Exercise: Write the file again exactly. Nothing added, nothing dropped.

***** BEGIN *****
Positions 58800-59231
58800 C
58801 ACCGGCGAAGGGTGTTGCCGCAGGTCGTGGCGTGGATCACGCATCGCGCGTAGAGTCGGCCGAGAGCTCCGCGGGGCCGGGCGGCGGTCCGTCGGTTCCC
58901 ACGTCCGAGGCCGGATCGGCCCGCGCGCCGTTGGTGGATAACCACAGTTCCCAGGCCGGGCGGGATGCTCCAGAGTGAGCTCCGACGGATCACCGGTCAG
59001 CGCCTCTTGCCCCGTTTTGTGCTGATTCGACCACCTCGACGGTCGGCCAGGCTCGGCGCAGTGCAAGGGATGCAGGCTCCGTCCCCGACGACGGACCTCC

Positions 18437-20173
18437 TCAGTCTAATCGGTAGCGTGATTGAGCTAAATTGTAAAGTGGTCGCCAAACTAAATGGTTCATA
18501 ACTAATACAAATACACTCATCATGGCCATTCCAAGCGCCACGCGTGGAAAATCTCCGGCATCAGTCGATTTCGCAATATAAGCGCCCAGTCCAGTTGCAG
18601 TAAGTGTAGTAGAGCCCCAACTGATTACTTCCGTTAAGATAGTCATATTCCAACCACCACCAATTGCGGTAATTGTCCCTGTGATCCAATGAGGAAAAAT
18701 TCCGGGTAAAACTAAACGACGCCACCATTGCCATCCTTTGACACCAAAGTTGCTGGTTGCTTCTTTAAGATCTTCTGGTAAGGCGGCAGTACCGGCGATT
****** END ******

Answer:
Positions 58800-59231
58800 C
58801 ACCGGCGAAGGGTGTTGCCGCAGGTCGTGGCGTGGATCACGCATCGCGCGTAGAGTCGGCCGAGAGCTCCGCGGGGCCGGGCGGCGGTCCGTCGGTTCCC
58901 ACGTCCGAGGCCGGATCGGCCCGCGCGCCGTTGGTGGATAACCACAGTTCCCAGGCCGGGCGGGATGCTCCAGAGTGAGCTCCGACGGATCACCGGTCAG
59001 CGCCTCTTGCCCCGTTTTGTGCTGATTCGACCACCTCGACGGTCGGCCAGGCTCGGCGCAGTGCAAGGGATGCAGGCTCCGTCCCCGACGACGGACCTCC

Positions 18437-20173
18437 TCAGTCTAATCGGTAGCGTGATTGAGCTAAATTGTAAAGTGGTCGCCAAACTAAATGGTTCATA
18501 ACTAATACAAATACACTCATCATGGCCATTCCAAGCGCCACGCGTGGAAAATCTCCGGCATCAGTCGATTTCGCAATATAAGCGCCCAGTCCAGTTGCAG
18601 TAAGTGTAGTAGAGCCCCAACTGATTACTTCCGTTAAGATAGTCATATTCCAACCACCACCAATTGCGGTAATTGTCCCTGTGATCCAATGAGGAAAAAT
18701 TCCGGGTAAAACTAAACGACGCCACCATTGCCATCCTTTGACACCAAAGTTGCTGGTTGCTTCTTTAAGATCTTCTGGTAAGGCGGCAGTACCGGCGATT